That may take a while. Earlier this year, marketing research firm Blue Shift predicted a full 5-percent increase in menu prices before 2011 is finished but noted, too, that price increases probably won’t contribute much at all to overall profitability. While prices may rise as restaurants try to recoup their costs, overall profitability may fall, Blue Shift said, by as much as 10 or 11-percent.

GM Beets Under the Gun

January 12, 2010

Could a federal judge in San Francisco who has already found the U.S. Department of Agriculture (USDA) lacking when it comes to making sure genetically modified sugar beets are safe end up blocking planting of Roundup Ready sugar beets this spring? From Food Safety News.

How Many Calories in Fecal Bacteria?

January 8, 2010

Well, ick. Tom Laskawy, a media and tech guy who blogs for Grist.com and at his own site, Beyond Green Blog, pulled up a study indicating high levels of coliform  bacteria in – wait for it – soda fountains. Soda fountains. The study, conducted by microbiologists at Hollins University, also found E. coli and other bugs.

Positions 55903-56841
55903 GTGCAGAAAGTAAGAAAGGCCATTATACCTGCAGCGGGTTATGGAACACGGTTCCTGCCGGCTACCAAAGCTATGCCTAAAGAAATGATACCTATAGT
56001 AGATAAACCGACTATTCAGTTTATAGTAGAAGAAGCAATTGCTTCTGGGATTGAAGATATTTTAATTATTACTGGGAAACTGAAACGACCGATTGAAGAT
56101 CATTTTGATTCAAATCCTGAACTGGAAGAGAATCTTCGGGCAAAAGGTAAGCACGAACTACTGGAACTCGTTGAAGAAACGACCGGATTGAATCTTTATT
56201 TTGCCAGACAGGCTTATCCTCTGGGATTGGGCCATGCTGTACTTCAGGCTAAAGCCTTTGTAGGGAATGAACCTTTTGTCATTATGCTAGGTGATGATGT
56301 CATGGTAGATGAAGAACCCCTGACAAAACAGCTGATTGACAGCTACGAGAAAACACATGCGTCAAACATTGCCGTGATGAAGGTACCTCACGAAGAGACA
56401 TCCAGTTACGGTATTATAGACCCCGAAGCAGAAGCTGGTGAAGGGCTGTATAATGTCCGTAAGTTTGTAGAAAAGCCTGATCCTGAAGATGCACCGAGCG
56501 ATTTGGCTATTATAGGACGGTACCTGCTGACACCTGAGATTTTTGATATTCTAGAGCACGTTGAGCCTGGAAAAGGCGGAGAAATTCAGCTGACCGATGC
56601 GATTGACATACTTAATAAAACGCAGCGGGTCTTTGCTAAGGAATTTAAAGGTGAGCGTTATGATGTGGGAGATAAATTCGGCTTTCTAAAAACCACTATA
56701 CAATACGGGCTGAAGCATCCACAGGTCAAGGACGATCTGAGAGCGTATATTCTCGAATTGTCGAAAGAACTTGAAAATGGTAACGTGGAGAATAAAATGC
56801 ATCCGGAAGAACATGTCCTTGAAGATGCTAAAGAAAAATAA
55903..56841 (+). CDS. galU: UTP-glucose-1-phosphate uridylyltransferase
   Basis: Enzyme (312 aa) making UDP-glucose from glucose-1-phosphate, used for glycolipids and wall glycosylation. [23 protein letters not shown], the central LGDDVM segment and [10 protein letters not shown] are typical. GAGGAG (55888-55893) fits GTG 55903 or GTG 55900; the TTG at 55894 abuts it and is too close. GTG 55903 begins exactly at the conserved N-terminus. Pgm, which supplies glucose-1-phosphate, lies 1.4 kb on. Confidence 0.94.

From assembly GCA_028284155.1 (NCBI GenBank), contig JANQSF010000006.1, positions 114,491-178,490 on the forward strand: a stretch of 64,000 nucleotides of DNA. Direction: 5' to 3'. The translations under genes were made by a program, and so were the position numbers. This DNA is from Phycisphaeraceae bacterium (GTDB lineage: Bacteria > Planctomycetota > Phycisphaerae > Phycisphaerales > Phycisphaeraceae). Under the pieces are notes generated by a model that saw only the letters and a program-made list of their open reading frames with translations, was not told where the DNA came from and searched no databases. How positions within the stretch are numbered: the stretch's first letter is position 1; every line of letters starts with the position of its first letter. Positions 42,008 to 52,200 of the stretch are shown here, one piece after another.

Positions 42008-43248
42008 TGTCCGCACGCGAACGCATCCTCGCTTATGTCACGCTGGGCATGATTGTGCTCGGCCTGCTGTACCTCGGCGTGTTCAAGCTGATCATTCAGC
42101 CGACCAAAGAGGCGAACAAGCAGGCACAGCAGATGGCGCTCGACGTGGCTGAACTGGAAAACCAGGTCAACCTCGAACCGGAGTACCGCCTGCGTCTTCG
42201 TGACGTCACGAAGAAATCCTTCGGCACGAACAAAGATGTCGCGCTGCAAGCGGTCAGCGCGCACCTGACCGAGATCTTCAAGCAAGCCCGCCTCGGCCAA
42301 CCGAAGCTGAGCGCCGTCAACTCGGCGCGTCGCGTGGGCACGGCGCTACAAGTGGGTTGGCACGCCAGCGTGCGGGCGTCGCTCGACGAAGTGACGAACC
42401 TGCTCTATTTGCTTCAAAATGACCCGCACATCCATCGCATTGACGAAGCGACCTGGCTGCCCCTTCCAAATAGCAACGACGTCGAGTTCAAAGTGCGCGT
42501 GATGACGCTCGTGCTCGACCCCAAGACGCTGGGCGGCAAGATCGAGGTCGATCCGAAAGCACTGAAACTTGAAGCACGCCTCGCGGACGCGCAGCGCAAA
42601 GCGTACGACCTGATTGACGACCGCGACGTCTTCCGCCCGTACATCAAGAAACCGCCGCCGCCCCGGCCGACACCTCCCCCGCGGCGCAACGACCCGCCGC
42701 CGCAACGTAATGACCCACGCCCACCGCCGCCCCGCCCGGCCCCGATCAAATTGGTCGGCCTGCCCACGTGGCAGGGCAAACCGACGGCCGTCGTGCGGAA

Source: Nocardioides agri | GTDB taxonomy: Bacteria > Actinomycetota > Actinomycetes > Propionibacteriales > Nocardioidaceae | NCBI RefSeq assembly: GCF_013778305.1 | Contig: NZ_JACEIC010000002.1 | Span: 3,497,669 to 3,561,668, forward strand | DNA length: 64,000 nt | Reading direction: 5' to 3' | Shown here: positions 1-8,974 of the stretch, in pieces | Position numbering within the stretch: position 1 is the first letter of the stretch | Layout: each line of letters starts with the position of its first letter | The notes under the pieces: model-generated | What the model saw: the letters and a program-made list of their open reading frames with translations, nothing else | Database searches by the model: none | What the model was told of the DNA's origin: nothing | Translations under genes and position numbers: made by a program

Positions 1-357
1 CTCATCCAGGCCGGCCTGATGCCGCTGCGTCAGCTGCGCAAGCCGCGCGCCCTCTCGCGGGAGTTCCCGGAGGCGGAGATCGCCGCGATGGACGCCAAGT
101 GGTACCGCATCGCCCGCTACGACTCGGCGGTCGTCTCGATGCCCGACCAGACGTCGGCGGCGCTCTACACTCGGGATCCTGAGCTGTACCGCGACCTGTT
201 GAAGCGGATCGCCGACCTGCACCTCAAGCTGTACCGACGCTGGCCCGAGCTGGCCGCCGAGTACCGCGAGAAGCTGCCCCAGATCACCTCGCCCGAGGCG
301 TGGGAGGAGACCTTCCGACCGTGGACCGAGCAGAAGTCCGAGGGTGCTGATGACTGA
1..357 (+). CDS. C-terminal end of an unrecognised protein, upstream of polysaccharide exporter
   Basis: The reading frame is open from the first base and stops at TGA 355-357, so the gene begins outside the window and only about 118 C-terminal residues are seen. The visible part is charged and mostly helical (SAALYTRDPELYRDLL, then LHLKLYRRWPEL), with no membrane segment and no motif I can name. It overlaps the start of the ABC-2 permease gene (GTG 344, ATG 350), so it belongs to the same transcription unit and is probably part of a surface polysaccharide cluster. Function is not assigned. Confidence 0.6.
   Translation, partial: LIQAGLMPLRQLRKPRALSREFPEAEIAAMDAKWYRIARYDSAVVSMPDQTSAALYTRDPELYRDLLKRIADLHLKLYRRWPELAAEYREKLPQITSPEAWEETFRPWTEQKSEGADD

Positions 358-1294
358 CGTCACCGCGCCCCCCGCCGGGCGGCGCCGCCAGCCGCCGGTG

Ninety beverages of three types (sugar sodas, diet sodas and water) were obtained from 20 self-service and 10 personnel-dispensed soda fountains, analyzed for microbial contamination, and evaluated with respect to U.S. drinking water regulations. A follow-up study compared the concentration and composition of microbial populations in 27 beverages collected from 9 soda fountain machines in the morning as well as in the afternoon.

The critters were also found in the machines’ ice although levels never exceed drinking water standards. Do bacteria add calories to the diet soda?

Sometimes food is … well, just food.

January 8, 2010

Russ Parsons, food editor at Los Angeles Times, has issued a smart, balanced call for reason in the snipefest that more-often-than-not characterizes the debates over food sustainability.

Food is not just a culinary abstraction. No matter how much you and I might appreciate the amazing bounty produced by talented, quality-driven farmers, we also have to acknowledge that sometimes food is . . . well, just food. So when we start dreaming about how to make our epicurean utopia, we also have to keep in mind that our first obligation is to make sure that healthful, fresh food remains plentiful and inexpensive enough that anyone can afford it.

Parsons‘ commentary provides an insightful, if uncomfortable, gaze in the mirror. Read it.

Pombo Seeks a Comeback: Nobody Wants Him

January 7, 2010